South Carolina’s logistics industry has a $32.9 billion impact, according to a 2017 study released by the South Carolina Council on Competitiveness. This makes the logistics industry cluster one of South Carolina’s largest with 600 logistics companies operating in the state, ranging from transportation to air freight providers, to warehouse and distribution centers.
In spring 2018, the Council commissioned an independent Warehouse and Distribution Study. Results from the study indicated that, when comparing 20 U.S. strategic locations, three of the top ﬁve most cost-competitive cities for warehousing and distribution are in South Carolina.
The state’s competitive positioning can be attributed to its ideal location at the center of the Southeastern region of the United States. With the Port of Charleston, the Greer and Dillon Inland Ports, and major rail lines, highways, and airports, South Carolina has a national and global reach. This has made the Palmetto State inviting to Original Equipment Manufacturers (OEMs), many of which have settled in the state. These OEMs are a driving force in South Carolina’s logistics industry cluster and encourage continued growth in the transportation and distribution sectors.
Continued Growth & Investment
South Carolina’s economy has grown significantly in the last two decades and projections forecast even stronger economic performance in the future, thanks in part to the state’s logistics industry cluster.
In 2016, 442 million tons of freight moved across South Carolina using the state’s railways, highways, airports, and waterways. That tonnage is expected to increase by 61 percent by 2040. Rail transport is expected to grow at the fastest rate of 68 percent from just above 63 million tons to approximately 106 million tons in 2040.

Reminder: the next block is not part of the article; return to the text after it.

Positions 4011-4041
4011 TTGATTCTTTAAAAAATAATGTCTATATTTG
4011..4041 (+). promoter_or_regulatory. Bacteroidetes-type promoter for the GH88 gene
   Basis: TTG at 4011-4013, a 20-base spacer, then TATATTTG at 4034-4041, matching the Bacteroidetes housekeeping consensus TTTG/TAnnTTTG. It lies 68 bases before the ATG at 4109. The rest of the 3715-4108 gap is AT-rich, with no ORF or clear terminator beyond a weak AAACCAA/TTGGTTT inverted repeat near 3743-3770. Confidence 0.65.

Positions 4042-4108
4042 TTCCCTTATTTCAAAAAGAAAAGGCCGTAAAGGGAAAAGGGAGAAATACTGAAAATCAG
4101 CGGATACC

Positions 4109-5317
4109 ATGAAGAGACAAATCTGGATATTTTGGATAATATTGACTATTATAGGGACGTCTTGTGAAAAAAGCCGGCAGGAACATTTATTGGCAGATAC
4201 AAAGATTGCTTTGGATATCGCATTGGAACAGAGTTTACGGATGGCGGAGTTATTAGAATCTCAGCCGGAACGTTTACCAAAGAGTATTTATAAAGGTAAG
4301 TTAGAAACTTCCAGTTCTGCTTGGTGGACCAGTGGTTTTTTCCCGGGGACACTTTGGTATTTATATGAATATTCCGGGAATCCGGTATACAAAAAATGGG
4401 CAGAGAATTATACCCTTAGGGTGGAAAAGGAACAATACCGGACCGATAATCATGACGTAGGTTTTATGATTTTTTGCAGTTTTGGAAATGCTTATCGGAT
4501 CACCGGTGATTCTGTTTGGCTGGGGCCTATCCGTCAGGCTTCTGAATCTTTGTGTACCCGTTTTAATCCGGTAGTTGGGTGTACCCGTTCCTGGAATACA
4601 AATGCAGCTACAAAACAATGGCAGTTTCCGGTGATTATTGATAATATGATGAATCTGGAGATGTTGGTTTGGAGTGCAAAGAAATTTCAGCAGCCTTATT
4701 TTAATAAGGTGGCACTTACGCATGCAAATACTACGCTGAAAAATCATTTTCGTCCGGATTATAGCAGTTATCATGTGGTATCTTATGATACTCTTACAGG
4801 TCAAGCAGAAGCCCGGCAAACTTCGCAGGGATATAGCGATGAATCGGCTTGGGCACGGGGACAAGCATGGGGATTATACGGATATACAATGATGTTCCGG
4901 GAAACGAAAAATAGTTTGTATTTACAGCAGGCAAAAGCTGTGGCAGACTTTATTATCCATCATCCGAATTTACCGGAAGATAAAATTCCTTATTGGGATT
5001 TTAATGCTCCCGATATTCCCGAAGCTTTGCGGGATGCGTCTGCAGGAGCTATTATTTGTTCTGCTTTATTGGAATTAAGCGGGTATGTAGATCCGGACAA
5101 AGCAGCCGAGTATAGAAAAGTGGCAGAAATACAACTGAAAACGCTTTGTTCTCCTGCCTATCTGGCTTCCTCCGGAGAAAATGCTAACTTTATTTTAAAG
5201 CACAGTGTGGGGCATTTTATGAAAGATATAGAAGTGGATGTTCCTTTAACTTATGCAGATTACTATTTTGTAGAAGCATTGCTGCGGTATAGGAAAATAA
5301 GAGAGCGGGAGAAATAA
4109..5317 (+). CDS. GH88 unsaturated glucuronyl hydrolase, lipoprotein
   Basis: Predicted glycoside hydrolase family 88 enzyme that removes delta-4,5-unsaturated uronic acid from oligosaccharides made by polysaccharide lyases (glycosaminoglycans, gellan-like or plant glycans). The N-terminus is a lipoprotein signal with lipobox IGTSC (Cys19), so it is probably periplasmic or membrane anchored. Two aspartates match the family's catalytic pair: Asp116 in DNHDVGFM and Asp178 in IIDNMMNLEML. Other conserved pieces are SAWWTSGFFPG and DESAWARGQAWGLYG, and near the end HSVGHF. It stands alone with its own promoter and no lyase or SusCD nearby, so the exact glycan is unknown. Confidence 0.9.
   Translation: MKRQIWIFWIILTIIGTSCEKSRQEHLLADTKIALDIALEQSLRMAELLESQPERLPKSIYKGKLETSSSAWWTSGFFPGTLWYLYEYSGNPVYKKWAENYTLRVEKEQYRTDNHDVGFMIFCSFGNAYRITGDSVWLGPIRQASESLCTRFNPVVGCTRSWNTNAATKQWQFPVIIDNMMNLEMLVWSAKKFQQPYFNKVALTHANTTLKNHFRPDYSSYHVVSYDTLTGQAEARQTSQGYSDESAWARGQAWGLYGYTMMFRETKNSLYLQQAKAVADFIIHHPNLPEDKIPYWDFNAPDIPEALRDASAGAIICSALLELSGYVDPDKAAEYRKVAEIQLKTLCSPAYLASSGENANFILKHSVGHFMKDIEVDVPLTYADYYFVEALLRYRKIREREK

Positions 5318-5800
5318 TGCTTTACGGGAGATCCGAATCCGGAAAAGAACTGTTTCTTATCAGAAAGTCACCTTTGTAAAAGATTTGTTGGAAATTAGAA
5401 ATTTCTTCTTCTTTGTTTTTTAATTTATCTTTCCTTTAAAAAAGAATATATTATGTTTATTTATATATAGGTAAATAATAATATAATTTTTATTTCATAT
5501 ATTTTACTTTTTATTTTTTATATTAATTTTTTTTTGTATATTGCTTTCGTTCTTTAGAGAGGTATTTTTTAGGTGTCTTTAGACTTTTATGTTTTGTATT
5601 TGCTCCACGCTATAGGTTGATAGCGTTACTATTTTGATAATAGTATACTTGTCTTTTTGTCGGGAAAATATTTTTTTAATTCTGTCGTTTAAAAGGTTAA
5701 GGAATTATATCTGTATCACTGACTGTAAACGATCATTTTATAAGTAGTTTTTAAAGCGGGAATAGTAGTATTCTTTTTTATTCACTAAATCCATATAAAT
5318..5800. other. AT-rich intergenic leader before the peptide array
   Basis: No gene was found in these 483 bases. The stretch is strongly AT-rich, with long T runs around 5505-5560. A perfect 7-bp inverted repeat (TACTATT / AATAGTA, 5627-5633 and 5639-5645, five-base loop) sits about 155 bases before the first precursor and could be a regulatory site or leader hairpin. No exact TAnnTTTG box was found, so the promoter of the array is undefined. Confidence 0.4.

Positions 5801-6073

As the logistics industry grows, state and federal investments have been pledged to improve South Carolina’s infrastructure system with a total 10-year capital commitment to logistics in South Carolina exceeding $2 billion. In addition to funding for these projects, the South Carolina General Assembly passed a bill in 2017 that increases state funding for roads by $600 million per year.
Projects that were made possible by these investments include:
- South Carolina’s first inland port in Greer;
- Deepening of the Charleston Harbor;
- Creation of the Jasper Ocean Terminal; and
- Establishment of a second inland port in Dillon to connect the I-95 corridor to the Port of Charleston.
South Carolina Specific Challenges
Like the rest of the nation, South Carolina faces its own distinct challenges related to physical infrastructure as highlighted in recent reports published by the South Carolina Department of Transportation.
South Carolina’s aging infrastructure, changing weather patterns and storms increasing in intensity in recent years also present challenges for the growing demand on the logistics industry.
Recent and ongoing state and federal investments in transportation and distribution infrastructure will strengthen South Carolina’s competitiveness as a logistics hub.